c. Using an overhand knot, tie off each pair of strings as close to the top of the weaving as possible.
d. Do the same along the bottom.
**And be sure to snip off the warp strings along the bottom (just beneath the knots), so they don’t get tangled up into the lovely fringe pieces you’ve created for your woven wall hanging.
Tip: Tying knots along the top and bottom will prevent your weaving from coming apart, so don’t skip this step.
STEP 4: ATTACH DRIFTWOOD HANGER
To hang a wall weaving, you can use a wooden dowel, copper pipe, branch, or lucite bar…The possibilities are endless! Simply slip through the loops along the top and you are all done.
If, however, you are using driftwood, as I did here, you’ll need to attach it more securely. This is because driftwood is misshapen. If you simply feed it through the loops along the top, then the loops will pull upward at varying heights and create a wobbly, uneven look. For more project ideas using driftwood, check out this hand lettered driftwood sign and this diy wall art using painted pinecone and driftwood.
a. (optional) – Weave in 4 of the loops along the back of the weaving. This left me with three clusters of three loops to attach to the driftwood.
Or, skip step a. and move directly onto the next steps:
First create a starter knot:
a. Thread needle (using the same cotton yarn used to warp your weaving) and weave yarn up through back side of weaving.
b. Continue pulling upwards until you are left with a small tail.
c. Push the needle under the overhand knot at the far end of the weaving.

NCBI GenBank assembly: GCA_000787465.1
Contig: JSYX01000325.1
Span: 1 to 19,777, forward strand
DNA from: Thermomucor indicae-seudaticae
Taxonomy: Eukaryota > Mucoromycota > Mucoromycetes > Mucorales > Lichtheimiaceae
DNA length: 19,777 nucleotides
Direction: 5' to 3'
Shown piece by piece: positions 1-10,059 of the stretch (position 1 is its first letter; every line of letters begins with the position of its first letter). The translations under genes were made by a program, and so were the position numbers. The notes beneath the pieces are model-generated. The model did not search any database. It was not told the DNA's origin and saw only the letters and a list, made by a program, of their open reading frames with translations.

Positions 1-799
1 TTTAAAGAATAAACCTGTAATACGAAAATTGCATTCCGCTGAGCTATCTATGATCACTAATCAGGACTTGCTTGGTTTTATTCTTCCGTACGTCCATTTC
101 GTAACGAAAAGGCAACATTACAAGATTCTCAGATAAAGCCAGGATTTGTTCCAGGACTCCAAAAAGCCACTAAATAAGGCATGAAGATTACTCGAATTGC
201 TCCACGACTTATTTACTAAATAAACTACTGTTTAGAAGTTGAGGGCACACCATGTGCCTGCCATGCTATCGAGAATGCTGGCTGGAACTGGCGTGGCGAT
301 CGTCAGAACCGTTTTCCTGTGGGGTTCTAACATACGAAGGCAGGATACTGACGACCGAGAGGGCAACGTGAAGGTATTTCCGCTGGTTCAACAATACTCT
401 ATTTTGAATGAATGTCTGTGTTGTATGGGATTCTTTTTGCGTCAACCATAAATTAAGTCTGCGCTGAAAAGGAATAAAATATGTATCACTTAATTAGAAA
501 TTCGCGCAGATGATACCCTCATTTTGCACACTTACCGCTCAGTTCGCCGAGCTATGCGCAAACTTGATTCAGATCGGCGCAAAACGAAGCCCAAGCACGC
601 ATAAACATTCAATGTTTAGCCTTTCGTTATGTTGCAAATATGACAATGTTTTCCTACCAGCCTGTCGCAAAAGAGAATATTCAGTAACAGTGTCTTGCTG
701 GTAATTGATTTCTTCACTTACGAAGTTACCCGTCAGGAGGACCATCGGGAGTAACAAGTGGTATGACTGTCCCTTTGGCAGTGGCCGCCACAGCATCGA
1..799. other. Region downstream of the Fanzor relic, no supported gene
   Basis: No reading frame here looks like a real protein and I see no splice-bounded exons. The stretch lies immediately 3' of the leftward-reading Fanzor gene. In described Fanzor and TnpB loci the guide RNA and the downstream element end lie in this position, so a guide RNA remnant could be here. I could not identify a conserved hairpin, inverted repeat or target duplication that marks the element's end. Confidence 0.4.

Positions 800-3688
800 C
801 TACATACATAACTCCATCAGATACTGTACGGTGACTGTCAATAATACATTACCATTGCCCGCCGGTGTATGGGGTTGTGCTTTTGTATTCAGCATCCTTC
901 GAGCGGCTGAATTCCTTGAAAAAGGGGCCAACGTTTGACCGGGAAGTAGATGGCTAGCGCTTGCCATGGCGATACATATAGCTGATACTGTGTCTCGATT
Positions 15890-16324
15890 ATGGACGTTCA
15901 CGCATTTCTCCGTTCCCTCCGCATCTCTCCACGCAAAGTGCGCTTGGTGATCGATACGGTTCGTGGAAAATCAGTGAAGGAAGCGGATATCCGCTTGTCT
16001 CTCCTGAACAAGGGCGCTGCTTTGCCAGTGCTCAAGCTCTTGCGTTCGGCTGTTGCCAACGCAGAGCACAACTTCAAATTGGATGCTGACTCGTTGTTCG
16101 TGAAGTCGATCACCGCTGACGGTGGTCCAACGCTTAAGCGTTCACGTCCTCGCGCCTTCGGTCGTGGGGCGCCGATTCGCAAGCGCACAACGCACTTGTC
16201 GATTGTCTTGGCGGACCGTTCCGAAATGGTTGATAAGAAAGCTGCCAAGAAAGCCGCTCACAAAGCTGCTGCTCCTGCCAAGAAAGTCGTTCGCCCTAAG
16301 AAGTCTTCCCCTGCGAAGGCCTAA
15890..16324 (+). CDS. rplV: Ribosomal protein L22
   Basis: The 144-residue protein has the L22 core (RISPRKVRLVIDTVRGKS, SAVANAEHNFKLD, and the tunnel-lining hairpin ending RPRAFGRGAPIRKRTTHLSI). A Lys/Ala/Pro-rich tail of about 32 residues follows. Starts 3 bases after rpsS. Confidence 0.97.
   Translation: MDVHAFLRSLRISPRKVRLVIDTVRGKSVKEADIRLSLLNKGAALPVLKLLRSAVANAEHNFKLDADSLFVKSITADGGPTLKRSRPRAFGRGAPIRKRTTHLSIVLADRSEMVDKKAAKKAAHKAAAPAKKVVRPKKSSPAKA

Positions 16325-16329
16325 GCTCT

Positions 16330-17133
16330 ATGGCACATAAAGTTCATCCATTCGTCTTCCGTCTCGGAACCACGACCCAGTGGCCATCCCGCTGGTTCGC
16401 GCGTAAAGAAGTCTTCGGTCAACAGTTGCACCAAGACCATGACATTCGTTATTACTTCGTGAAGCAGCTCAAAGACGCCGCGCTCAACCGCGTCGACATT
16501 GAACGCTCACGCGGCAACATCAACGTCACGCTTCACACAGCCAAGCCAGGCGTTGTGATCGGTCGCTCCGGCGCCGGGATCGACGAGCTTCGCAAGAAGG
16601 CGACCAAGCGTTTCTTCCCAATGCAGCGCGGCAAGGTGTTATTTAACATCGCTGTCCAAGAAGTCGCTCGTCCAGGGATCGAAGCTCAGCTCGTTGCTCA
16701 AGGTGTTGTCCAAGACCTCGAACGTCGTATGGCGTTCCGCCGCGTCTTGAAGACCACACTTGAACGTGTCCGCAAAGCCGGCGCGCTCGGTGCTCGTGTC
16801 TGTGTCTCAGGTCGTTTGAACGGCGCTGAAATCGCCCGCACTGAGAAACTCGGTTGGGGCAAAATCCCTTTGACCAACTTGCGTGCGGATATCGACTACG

d. Pull the needle towards yourself until a small loop forms. Push the needle back through the loop to create your starter knot.
**Do not snip off your yarn just yet.
Lay the driftwood on top of the loops.
Using the same thread (remember, don’t snip off the yarn just yet), begin securing your driftwood hanger as follows:
a. Taking your needle, push the tip through the first loop.
b. Pull until taut.
c. Push the needle under the next knot. Pull until taut.
d. Repeat the process until you reach the last loop of the first cluster of three .
Secure by tying a knot at the base of the third loop just as you did when creating your starter knot.
**Now you can snip off your yarn.
Repeat this process for each cluster of three along the top. (Unless, of course, you chose to skip optional step a., in which case, keep moving across until you have secured each of the loops to the driftwood piece).
Your driftwood is now securely attached to your woven wall hanging.
Attach a piece of yarn to the loops for easy hanging.
Shape your fringe with a cool, angular design.
Now your handmade item is ready to be displayed. If you have any yarn leftover from this woven wall hanging, consider making this child’s easy knitted headband. Or cozy up with one of these free scarf knitting patterns!
Weaving can seem so intimidating to a beginner, but once you’ve got the basics down, there are no end of creative possibilities. For more weaving inspiration and step-by-step photos for both beginners and more advanced weavers, you can visit some of my most popular wall weaving tutorials in the Popular Posts section of my blog, A Pretty Fix.
Happy weaving 🙂
For more weaving DIYs like this one, you can check out some of my other tutorials: